Title

Relationships between earthquakes, hurricanes, and landslides in Costa Rica

Date of Publication

2019 12:00 AM

Security Theme

Extreme Events

Keywords

srhreports, naturaldisasters, country-costarica, geomorphology, tropical cyclones, debris flows, compound events, Miravalles Volcano, Central America, Costa Rica, earthquake, hurricane, landslides

Description

Landslides are a common natural hazard in Costa Rica, recurrently triggered by seismicity and extraordinary rainfall. Here, we investigate the coalescence of both processes and their ability to trigger massive landslides and debris flows in Costa Rica. The study focuses on Miravalles Volcano, affected by an earthquake of 5.4 Mw on July 2, 2016, and by intense rainfalls related to Hurricane Otto only 4 months later, on November 24, 2016. During the passage of Hurricane Otto, ~300 mm of rain was recorded in the study region. We use logistic general linear regression models (GLM) to represent the statistical relationships between the factors controlling landslides (such as epicenter distance, rainfall during Hurricane Otto, altitude, and slope). The compound 2016 event triggered 942 landslides, of which 62% were located within 3–6 km from the Bijagua earthquake epicenter, and on the eastern, southeastern, and southern slopes of Miravalles Volcano, i.e., in the zone where the density of local faults is highest and rainfall reached maximal values during the hurricane. The statistical analysis supports the existence of coupled earthquake-hurricane dynamics with higher landslide densities close to the epicenter and at sites receiving larger rainfall totals, but also showing higher slopes and altitudes. Debris flows affected an area of ~27 km2 and moved down the river systems, leaving eight casualties around the volcano and ca. 103 million US$ of losses in Upala and Bagaces. Results of this study can be useful for the assessment and understanding of geological and hydrometeorological hazards in Costa Rica and other tropical countries.

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Jan 1st, 12:00 AM

Relationships between earthquakes, hurricanes, and landslides in Costa Rica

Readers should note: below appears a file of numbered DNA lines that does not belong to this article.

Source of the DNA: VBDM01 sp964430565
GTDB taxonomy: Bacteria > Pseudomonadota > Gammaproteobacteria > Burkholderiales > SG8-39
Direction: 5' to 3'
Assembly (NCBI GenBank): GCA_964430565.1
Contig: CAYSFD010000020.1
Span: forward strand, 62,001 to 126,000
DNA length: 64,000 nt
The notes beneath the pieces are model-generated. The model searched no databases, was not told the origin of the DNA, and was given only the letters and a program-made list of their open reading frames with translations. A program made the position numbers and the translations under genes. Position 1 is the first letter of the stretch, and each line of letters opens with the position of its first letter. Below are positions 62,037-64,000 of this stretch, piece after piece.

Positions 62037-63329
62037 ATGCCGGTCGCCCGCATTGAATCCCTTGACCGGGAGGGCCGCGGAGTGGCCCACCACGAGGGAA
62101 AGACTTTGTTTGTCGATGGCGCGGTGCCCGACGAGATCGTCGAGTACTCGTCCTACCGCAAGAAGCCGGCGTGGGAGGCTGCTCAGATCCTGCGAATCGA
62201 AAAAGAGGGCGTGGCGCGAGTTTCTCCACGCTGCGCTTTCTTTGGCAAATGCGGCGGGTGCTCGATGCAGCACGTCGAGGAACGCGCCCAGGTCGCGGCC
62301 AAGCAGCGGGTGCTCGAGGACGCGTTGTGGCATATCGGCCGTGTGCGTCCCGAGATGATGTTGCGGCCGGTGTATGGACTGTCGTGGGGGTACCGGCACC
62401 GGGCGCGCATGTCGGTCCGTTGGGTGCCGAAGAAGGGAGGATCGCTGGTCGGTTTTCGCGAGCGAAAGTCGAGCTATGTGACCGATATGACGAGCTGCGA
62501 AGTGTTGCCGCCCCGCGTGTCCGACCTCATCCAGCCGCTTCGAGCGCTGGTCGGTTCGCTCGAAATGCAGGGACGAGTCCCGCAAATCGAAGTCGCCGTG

Landslides are a common natural hazard in Costa Rica, recurrently triggered by seismicity and extraordinary rainfall. Here, we investigate the coalescence of both processes and their ability to trigger massive landslides and debris flows in Costa Rica. The study focuses on Miravalles Volcano, affected by an earthquake of 5.4 Mw on July 2, 2016, and by intense rainfalls related to Hurricane Otto only 4 months later, on November 24, 2016. During the passage of Hurricane Otto, ~300 mm of rain was recorded in the study region. We use logistic general linear regression models (GLM) to represent the statistical relationships between the factors controlling landslides (such as epicenter distance, rainfall during Hurricane Otto, altitude, and slope). The compound 2016 event triggered 942 landslides, of which 62% were located within 3–6 km from the Bijagua earthquake epicenter, and on the eastern, southeastern, and southern slopes of Miravalles Volcano, i.e., in the zone where the density of local faults is highest and rainfall reached maximal values during the hurricane. The statistical analysis supports the existence of coupled earthquake-hurricane dynamics with higher landslide densities close to the epicenter and at sites receiving larger rainfall totals, but also showing higher slopes and altitudes. Debris flows affected an area of ~27 km2 and moved down the river systems, leaving eight casualties around the volcano and ca. 103 million US$ of losses in Upala and Bagaces. Results of this study can be useful for the assessment and understanding of geological and hydrometeorological hazards in Costa Rica and other tropical countries.